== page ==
Alternative grease for garage door gear?

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Dec 26, 2005
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If it were me, I wouldn't use it. That grease has a tendency to separate pretty good and you will get red drips all over. I'd stick with a product that is specifically made for lubricating those gears, when I bought a repair kit it came with the proper grease. If you're buying that one gear then it probably won't. I bought this kit: repair kit The gear is not Teflon I don't think. Probably Delrin or some other engineering thermoplastic.
 
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the stuff the garage door guy gave to us is Lubriplate aero; which they basically put on all the moving parts. available sometimes at hardware stores, for sure at any garage door store/repair shop http://www.amazon.com/Lubriplate-Multi-P...AHCSR0XSMHXMZQY For tight parts that squeak, like scissor hinges; i've found it helpful to sprinkle in a puff of dry graphite dust into whatever lubricant i'm using. probably not the proper way, but works for me.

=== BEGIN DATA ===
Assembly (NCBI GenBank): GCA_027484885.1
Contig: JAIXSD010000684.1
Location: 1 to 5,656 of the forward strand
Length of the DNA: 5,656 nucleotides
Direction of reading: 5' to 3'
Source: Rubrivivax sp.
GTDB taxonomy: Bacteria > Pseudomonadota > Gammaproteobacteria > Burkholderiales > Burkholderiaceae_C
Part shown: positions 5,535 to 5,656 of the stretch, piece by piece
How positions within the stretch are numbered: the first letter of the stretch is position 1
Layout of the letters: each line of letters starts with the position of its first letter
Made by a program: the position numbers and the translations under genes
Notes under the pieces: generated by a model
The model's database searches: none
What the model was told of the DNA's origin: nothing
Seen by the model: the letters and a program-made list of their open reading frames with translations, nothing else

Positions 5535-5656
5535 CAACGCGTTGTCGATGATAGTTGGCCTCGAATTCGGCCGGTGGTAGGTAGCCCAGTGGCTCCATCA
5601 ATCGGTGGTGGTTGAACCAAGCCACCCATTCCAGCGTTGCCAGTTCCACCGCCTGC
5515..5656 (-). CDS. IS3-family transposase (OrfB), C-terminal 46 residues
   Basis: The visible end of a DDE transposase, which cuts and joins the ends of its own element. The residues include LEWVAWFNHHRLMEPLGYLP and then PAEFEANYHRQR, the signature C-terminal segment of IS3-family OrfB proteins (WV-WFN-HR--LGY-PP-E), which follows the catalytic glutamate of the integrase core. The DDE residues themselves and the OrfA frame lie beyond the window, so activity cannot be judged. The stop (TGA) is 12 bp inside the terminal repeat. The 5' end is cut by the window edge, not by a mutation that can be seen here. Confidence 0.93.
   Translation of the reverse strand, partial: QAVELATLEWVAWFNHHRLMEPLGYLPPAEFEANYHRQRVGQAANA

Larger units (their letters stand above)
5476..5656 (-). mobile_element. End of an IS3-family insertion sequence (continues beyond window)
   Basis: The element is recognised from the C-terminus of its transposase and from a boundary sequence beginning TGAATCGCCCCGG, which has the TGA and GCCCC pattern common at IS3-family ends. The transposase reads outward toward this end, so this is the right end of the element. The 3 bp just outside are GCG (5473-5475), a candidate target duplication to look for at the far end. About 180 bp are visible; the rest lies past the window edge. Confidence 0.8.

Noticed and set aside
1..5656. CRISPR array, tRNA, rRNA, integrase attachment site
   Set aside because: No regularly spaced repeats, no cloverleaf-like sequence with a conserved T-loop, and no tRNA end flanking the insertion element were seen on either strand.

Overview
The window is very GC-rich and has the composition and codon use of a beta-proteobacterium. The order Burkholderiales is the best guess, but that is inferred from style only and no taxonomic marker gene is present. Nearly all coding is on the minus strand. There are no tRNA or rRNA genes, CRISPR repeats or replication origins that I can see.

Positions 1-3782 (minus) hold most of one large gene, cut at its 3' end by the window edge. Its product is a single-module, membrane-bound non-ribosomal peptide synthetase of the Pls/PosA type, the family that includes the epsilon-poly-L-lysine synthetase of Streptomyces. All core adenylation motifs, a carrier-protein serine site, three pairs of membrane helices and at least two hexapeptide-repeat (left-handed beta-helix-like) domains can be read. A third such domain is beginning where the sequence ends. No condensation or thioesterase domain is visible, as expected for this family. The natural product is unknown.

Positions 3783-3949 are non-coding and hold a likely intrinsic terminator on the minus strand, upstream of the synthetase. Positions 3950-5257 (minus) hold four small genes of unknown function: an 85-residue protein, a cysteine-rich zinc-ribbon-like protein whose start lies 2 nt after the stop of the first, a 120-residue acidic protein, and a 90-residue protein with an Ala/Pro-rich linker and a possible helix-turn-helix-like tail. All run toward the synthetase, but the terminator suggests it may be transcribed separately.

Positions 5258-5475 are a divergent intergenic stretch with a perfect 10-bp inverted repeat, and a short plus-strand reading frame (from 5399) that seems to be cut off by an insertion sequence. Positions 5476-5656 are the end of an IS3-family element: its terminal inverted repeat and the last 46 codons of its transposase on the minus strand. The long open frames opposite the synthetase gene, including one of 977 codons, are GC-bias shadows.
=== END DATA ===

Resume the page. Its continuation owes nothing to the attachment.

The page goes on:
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maybe try this test, put some of that gease on your fingers. does it feel super slick and smooth like olive oil? Or is it sticky and viscous like glue? The aeroplate aero is slick and smooth. If it's sticky and viscous, then it's adding extra friction that isn't desired for these low temp, low load mechanisms.
 
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says it's good for garage door openers, so i guess it should be OK; but wonder why you went for that instead of the industry recommended lubriplate aero. It's probably a bit thicker/heavier then the aero
 
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garlicbreadman

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For a buck extra i get 7oz more of lube! I thought it would be a better purchase for future uses.
 

Kestas

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I use Dow Corning 33, because I have it on hand, and it's perfect for the application. It's a silicone-based grease that is designed for light-duty applications that see cold temperatures, and is resistant to the elements.
 
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Genie sells Lubriplate Low Temp under their name in small tubes - most home improvement places should have it.
 
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